5. Hi Silvia,

    I just made this last night and now I understand why everyone loves focaccia, I’m already desperate to make another batch, what a wonderful recipe! Thank you for going through each step in so much detail, it really made it easy. Am exploring the rest of your blog at the moment and very much looking forward to trying some of your other delicious recipes!


  6. When I originally commented I appear to havee clickedd the -Notify me when neew comments are added- checkbox and from now on each time a comment is added I recieve four emails with tthe exact same comment.
    Is there an easy method you can remove me frlm that service?

    • Hi, sorry about this. Have you tries going back to the page where your comment is and see if you have an option to un click the button? unfortunately I can’t do it from my end.
      Sorry I can’t be more help

  7. Pingback: Wholemeal Focaccia with Olives and Chillie (Focaccia integrale con olive e peperoncino) | Silvia's Cucina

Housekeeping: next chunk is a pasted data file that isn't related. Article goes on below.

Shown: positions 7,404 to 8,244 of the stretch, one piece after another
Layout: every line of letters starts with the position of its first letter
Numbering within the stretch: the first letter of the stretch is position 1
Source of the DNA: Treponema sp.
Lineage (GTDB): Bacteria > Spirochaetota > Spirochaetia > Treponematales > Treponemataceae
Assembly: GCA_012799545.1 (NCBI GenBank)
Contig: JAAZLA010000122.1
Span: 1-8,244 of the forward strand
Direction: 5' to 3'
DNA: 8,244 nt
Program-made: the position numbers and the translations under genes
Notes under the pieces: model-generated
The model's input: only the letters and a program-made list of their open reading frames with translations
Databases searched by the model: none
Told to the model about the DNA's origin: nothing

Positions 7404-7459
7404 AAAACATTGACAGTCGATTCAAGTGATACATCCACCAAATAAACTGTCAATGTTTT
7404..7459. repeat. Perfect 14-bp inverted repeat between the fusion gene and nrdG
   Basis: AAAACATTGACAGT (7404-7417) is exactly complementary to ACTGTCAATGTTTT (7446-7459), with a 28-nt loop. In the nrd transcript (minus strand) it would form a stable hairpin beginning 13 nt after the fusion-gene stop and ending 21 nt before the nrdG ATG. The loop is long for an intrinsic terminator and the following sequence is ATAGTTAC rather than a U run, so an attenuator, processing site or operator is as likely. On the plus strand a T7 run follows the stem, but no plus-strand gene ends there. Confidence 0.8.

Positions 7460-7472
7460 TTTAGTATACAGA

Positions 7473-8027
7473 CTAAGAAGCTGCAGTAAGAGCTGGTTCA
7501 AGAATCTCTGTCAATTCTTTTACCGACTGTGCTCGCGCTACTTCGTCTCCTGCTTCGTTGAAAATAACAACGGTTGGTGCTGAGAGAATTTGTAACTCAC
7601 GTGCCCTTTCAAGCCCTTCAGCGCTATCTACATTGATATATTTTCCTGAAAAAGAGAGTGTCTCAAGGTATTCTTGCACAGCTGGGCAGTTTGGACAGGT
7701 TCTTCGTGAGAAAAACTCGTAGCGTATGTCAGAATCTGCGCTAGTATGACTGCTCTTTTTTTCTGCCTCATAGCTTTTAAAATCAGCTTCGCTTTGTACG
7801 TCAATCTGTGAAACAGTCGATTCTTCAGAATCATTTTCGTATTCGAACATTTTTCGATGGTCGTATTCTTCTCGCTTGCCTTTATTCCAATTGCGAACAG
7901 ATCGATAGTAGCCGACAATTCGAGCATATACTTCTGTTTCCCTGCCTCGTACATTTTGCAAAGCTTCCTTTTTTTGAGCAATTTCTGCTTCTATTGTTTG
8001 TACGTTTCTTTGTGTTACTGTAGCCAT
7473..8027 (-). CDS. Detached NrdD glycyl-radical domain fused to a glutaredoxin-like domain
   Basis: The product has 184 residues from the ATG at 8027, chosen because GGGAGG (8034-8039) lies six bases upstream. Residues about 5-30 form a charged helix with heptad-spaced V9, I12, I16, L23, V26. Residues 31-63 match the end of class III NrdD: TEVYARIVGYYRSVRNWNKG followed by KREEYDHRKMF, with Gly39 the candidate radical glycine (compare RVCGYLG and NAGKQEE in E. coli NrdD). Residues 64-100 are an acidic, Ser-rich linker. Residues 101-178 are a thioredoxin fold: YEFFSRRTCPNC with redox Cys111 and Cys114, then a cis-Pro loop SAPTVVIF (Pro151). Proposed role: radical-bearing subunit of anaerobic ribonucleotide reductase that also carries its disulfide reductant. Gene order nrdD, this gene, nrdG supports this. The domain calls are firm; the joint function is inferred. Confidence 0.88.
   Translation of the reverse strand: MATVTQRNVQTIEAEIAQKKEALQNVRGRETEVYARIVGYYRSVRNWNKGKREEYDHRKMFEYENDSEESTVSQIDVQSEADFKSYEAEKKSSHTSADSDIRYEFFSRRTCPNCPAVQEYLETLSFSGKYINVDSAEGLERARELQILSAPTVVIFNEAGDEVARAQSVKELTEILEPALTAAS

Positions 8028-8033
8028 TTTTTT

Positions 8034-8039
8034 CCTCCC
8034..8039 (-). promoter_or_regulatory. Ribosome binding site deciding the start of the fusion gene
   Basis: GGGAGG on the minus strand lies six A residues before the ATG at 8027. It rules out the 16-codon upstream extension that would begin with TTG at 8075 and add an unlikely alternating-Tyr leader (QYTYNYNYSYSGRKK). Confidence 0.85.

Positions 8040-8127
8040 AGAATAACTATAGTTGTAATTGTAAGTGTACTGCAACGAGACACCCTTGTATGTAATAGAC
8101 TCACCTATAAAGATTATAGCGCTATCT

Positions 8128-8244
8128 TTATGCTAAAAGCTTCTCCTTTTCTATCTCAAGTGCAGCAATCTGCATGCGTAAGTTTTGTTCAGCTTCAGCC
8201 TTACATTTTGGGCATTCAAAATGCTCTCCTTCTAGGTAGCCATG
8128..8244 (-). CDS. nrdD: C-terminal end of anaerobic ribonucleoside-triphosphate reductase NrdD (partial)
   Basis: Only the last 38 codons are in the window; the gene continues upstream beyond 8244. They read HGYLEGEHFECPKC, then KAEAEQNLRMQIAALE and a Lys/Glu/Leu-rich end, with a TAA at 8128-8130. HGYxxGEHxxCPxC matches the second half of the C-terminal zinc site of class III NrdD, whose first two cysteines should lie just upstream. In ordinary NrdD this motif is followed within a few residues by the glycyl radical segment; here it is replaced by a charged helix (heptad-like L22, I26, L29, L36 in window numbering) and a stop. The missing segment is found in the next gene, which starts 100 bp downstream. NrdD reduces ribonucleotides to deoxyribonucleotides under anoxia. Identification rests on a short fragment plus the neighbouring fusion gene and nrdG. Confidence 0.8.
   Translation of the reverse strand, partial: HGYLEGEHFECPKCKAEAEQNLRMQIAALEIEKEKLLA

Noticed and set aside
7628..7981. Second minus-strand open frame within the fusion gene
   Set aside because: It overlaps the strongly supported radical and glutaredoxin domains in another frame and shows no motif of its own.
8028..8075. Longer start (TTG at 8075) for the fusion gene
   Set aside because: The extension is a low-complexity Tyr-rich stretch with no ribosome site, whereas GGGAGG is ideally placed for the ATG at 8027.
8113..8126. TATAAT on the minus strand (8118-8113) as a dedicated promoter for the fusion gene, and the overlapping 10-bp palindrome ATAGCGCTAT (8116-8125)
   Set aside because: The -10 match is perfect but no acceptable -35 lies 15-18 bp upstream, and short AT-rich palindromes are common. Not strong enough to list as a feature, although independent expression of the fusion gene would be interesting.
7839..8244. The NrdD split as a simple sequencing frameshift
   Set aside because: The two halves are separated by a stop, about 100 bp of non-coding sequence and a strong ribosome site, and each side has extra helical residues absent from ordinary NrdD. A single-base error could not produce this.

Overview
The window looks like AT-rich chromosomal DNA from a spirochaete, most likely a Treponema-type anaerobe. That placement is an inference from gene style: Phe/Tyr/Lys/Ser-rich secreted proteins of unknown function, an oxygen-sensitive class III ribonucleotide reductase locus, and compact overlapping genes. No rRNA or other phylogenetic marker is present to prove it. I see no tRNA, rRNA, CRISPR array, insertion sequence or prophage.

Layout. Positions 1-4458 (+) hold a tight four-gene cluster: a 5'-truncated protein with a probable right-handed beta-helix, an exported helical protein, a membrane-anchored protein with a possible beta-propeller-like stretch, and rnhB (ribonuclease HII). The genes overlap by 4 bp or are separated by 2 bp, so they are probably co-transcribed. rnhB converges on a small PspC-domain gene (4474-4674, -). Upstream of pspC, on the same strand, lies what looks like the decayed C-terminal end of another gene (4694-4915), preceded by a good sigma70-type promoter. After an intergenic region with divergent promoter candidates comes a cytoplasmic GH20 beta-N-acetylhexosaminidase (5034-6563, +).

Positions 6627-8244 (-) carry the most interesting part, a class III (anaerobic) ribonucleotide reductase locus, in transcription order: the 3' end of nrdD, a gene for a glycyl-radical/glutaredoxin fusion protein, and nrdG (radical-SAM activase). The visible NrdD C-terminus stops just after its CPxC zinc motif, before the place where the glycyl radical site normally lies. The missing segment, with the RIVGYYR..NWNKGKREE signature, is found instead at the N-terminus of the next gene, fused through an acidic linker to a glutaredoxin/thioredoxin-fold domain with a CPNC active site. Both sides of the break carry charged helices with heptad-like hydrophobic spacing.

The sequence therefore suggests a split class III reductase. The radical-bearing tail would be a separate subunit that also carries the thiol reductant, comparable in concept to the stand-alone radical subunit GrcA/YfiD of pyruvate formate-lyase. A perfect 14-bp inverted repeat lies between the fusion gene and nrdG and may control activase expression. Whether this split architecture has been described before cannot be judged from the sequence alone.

8. This is just lovely Silvia! Thanks for specifying the need for authenticity here- I am so used to the other kind! This is definitely on my list of things to bake! Hope you and your family are well :) xx

  9. Hey Silvia
    I’m so excited to try this recipe. I spent a few weeks in Genova as a teenager visiting family. I became obsessed with this stuff! I’m so happy to find a recipe that isn’t the thick doughy stuff i find in North America. I have a question about a different recipe. My aunt made a minestrone soup but it was green and seemed like it was pureed. Any idea what this is and if so, how its made? Thanks! I’m glad I found your blog!

    • Hi Chris, thanks for your words.
      My mum makes a similar version of minestrone. She cooks all the veggies and pulses together and then blitzes them with an immersion blender for a smooth soup (more appealing for children and there no big pieces of veggies about!)
      All the best

  10. just waiting to put my foccaccia in the oven, I’ve added a tiny bit of rosemary at one side as its my husbands favourite, lets see how it works, can’t wait ooohh excited!!